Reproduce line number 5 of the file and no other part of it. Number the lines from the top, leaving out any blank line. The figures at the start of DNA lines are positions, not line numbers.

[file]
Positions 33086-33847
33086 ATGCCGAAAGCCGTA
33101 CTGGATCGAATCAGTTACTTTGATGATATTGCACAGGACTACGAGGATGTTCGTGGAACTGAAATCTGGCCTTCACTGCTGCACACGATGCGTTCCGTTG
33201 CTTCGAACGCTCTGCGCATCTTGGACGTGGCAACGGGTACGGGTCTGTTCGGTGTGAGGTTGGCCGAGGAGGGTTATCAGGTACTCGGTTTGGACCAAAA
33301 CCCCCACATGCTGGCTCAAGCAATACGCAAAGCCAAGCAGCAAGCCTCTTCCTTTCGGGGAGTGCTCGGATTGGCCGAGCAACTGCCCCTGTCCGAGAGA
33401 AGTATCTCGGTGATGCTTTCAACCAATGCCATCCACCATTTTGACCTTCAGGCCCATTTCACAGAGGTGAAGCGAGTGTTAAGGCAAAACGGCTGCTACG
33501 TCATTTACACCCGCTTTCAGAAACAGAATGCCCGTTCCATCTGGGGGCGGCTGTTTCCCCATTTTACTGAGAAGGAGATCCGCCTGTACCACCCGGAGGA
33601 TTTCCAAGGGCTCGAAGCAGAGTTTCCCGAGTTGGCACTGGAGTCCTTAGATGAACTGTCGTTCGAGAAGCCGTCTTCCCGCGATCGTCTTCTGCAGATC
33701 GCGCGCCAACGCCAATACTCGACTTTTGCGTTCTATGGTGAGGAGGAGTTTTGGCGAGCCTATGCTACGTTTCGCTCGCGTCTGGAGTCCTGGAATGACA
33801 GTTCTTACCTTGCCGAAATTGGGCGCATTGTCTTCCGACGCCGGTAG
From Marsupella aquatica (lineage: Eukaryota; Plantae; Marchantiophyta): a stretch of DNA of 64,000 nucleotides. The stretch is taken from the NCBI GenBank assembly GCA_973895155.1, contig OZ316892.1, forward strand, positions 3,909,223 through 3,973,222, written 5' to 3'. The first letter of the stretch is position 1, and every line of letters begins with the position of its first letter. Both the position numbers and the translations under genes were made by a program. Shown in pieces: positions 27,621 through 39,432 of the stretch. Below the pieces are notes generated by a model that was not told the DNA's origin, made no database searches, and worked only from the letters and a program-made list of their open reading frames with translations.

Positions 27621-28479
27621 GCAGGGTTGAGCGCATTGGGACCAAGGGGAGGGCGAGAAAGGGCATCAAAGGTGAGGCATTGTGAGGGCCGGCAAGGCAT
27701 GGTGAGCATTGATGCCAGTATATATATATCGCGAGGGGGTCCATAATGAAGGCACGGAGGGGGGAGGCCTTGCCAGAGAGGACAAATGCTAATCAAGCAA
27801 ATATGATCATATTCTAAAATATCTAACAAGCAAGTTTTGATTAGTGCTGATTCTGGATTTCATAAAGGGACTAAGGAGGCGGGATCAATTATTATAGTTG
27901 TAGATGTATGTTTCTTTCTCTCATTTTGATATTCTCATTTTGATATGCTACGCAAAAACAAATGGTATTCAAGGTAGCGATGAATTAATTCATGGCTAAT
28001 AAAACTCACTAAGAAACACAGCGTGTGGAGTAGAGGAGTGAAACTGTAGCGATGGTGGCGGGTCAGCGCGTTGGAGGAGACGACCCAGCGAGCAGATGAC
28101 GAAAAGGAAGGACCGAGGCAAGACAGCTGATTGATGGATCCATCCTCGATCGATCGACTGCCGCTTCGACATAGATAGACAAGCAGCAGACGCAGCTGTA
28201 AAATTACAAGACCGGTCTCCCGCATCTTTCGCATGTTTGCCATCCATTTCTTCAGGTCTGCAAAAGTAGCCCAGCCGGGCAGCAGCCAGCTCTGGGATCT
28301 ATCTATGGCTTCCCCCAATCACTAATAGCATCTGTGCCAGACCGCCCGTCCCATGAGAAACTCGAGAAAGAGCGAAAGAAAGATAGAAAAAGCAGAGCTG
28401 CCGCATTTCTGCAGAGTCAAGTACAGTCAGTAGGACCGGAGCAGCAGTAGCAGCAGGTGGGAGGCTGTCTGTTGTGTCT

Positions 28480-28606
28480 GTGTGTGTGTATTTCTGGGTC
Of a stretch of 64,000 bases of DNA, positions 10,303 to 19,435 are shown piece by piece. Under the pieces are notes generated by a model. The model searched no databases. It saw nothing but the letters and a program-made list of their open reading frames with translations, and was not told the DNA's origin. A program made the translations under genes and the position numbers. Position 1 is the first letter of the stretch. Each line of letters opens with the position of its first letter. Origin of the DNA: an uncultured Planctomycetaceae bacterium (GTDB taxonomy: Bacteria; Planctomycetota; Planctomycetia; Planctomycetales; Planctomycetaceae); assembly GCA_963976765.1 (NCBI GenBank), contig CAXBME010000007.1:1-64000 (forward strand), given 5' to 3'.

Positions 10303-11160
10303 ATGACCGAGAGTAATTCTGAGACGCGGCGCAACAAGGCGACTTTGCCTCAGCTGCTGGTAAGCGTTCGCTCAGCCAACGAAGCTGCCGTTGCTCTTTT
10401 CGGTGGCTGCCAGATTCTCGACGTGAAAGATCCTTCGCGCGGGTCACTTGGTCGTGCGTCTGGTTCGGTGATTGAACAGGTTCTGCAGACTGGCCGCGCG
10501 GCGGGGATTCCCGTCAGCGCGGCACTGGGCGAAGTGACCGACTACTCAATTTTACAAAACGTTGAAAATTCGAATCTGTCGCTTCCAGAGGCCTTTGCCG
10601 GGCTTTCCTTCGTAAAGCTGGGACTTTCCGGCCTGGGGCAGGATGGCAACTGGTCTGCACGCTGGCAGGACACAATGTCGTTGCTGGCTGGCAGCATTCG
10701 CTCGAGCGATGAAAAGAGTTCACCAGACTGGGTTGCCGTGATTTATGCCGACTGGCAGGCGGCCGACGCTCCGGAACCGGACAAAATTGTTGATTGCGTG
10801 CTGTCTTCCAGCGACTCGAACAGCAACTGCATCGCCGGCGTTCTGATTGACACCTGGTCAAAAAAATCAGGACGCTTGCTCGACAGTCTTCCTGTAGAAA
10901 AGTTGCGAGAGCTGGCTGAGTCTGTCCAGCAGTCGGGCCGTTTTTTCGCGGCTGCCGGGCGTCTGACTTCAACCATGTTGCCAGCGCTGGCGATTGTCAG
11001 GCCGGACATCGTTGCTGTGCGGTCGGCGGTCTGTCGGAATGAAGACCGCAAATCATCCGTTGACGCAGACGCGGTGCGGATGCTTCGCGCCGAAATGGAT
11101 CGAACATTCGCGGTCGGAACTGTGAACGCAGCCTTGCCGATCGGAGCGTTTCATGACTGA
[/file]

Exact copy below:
33301 CCCCCACATGCTGGCTCAAGCAATACGCAAAGCCAAGCAGCAAGCCTCTTCCTTTCGGGGAGTGCTCGGATTGGCCGAGCAACTGCCCCTGTCCGAGAGA